Four Ways to Recruit Like a Marketer


In 2014, a survey conducted by PwC revealed that 93% of global executives believed that they needed to change their talent acquisition model, but nearly two-thirds had failed to do anything about it.  Organizations nationwide are aggressively vying for top talent. While some might be overlooking key talent pools, others are simply overlooking the fundamentals of inbound marketing.

Successful marketing efforts are built on delivering what consumers want, when they want it – and you have to make it easy for them to get it. The same can be applied to job seekers. If you’re in recruiting, here are four ways you can recruit more like a marketer.

Search Engine Optimization

What is the fastest way to find the information you’re looking for? The internet. So, you type in your search and the search engine determines, based on the criteria entered, what it believes to be the most relevant results to what you’re looking for. How often do you look past page 3 of the results? Search Engine Optimization (SEO) seeks to improve your measure of relevancy, and therefore the quality and volume of your traffic (in our case, candidates).

SEO can help level the playing field. You don’t have to be an employer of choice for job seekers to find your jobs. Consider how a candidate would use the internet to find a job and begin optimizing! Here are a few ways you can get started.

First, humanize your URL. Let’s try an experiment. Enter “AI Future HR” into Google search and hit enter. Listed on page one of the search results is an article written by Greg Roche about artificial intelligence. The article’s URL “slug” (the exact address for the specific webpage) is ai-future-hr. Slugs play a critical role in search engine indexing. It ensures that the first few pages of the results are extremely relevant to your initial search criteria. Thus, the URL for your jobs should closely match the terms a candidate would search to find them (e.g., company, title, location).

Second, be specific. If you’re looking for a Senior Software Engineer who is strong in C# and .NET, specifically mention those programming languages. Don’t stop short and simply say “full Microsoft stack.”

Finally, a picture is worth a thousand words (or at least a few words). Search engines can pick up on the file name and the alt attribute text of the images you use. If you’re recruiting for tech, consider adding a photo with the file name clearly depicting what you’re recruiting for (e.g., Senior-Software-Engineer-Denver-Colorado). You will get more traffic than just titling the photo “Dev.”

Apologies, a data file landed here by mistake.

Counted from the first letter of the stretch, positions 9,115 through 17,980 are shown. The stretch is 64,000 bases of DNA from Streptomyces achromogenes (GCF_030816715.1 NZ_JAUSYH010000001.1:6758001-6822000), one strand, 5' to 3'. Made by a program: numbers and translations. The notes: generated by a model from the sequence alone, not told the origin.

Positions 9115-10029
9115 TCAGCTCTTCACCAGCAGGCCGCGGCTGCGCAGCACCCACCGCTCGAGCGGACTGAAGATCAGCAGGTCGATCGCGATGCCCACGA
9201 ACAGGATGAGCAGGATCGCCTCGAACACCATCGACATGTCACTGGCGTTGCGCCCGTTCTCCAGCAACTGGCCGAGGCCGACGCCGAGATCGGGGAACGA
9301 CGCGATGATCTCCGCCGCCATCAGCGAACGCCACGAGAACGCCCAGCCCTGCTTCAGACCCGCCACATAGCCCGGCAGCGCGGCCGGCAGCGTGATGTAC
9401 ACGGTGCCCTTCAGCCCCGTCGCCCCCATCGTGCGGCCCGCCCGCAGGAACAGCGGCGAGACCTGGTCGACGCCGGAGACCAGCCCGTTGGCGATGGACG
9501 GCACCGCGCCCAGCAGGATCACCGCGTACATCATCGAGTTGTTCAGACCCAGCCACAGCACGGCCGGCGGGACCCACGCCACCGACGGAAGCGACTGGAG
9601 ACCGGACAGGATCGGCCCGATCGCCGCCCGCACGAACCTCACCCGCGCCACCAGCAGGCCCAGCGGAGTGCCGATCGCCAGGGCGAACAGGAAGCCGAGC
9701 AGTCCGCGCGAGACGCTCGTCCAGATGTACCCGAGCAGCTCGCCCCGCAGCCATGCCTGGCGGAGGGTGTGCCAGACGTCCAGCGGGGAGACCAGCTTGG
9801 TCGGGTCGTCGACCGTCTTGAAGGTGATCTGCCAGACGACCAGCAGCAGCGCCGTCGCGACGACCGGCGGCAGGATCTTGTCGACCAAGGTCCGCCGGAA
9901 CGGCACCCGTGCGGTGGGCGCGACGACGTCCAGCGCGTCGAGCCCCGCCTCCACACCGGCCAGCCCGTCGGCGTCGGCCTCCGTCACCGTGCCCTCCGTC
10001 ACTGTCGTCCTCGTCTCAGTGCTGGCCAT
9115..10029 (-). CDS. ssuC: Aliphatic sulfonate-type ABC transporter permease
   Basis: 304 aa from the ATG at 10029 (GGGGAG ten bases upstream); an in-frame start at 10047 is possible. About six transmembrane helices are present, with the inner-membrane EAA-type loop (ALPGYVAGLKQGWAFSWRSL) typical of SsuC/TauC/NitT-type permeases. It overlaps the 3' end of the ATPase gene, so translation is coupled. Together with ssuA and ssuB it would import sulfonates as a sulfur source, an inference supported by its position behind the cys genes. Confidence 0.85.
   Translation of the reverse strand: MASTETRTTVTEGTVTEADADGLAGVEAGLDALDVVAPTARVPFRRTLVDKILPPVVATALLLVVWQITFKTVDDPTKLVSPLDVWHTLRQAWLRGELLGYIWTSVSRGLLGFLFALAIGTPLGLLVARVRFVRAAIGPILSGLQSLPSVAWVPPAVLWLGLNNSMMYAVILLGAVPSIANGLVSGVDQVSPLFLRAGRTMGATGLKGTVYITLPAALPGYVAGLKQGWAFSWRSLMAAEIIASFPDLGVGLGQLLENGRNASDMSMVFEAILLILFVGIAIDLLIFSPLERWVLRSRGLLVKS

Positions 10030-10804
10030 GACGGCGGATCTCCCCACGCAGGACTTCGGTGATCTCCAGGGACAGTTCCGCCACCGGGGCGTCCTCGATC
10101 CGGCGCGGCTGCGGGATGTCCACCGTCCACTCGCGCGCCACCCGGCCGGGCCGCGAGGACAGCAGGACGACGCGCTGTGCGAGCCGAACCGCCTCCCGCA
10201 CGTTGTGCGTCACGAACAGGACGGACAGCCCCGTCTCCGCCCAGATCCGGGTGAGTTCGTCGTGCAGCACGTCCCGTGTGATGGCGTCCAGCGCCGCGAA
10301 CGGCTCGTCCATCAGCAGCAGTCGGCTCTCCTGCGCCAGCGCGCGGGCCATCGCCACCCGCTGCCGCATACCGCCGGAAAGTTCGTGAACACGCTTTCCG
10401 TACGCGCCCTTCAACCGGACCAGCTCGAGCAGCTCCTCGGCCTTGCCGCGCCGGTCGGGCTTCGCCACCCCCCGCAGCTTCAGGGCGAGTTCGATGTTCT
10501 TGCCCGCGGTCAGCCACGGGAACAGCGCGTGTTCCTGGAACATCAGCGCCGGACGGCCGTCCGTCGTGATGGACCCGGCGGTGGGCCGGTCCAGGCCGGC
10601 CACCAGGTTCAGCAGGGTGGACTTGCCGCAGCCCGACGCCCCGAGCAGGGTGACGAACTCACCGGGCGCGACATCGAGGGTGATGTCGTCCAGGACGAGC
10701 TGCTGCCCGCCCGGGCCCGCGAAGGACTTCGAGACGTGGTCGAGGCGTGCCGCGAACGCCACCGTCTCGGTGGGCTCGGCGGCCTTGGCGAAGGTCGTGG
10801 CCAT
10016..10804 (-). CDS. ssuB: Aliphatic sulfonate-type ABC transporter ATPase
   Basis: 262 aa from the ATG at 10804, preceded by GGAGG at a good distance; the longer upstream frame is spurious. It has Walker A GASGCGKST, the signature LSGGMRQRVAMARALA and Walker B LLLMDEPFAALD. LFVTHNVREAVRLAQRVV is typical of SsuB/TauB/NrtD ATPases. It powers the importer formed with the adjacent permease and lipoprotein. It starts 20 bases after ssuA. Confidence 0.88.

Pay-Per-Click Advertising

There are two different philosophies in recruiting: (1) cross your fingers and hope candidates come to you, or (2) go directly to them. Pay Per Click (PPC) advertising allows you to target the candidates you want to apply for the job.

Traditionally, you pay a flat fee to post a job. The results of your posting are mixed at best. With PPC, you pay for the results (i.e., someone clicking through to view your job). So, what are the advantages of PPC recruiting?

First, you pay for performance, not upfront. If no one views your post, you don’t pay.

Second, you set the budget. The budget might be a daily budget or a one for the campaign as a whole. Do you get that level of customization with traditional job posts?

Finally, some platforms allow you to hone in on a specific candidate pool. If you’re hiring for a Director of Digital Marketing, your PPC campaign can be targeted to the level, title, industry, and location of the candidates you want to interview.

Know that you might get fewer views with PPC advertising, but you’re paying for higher quality traffic.


Today, social recruiting is all the craze, but companies are overlooking the advantages that good old fashioned blogging can bring. A company blog can showcase your company’s thought leaders, drive traffic to other parts of your business, and improve the image and brand recognition of your business with content worth sharing. Guest blog contributions can even open your company up to an entirely new audience. You can potentially earn the audience of your contributors, who are likely to share and promote the fact that they were featured on your blog.

If you do decide to implement a company blog, know that this strategy is not for short-term gains. Blogs take time and regular attention.

Optimize for Mobile

Nearly half of all job seekers say that they use their mobile device to search for jobs. Whether it’s shopping or job seeking, the world is going mobile and your recruiting strategy should, too.

Remember, think like a marketer. Do you recall the last time you uninstalled an app from your smart phone? Why did you do it? Generally, uninstallation is due to poor user experience (e.g., difficult to navigate, slow to load). Make it easy on your candidates to review and apply for your jobs.

First and foremost, implement recruitment technology that is mobile responsive. This allows for your careers page to automatically adjust to fit the screen of any mobile phone or tablet.

Second, keep it short and simple. Mobile job seekers want information that is easy to digest.

Finally, if you use video, make sure it can download fast. Otherwise, candidates will abandon the page.


Passive candidate recruiting remains essential, but make no mistake, marketing can drive serious results. So, save the 25% placement fee you’re about to pay an outside agency and start thinking more like a marketer.

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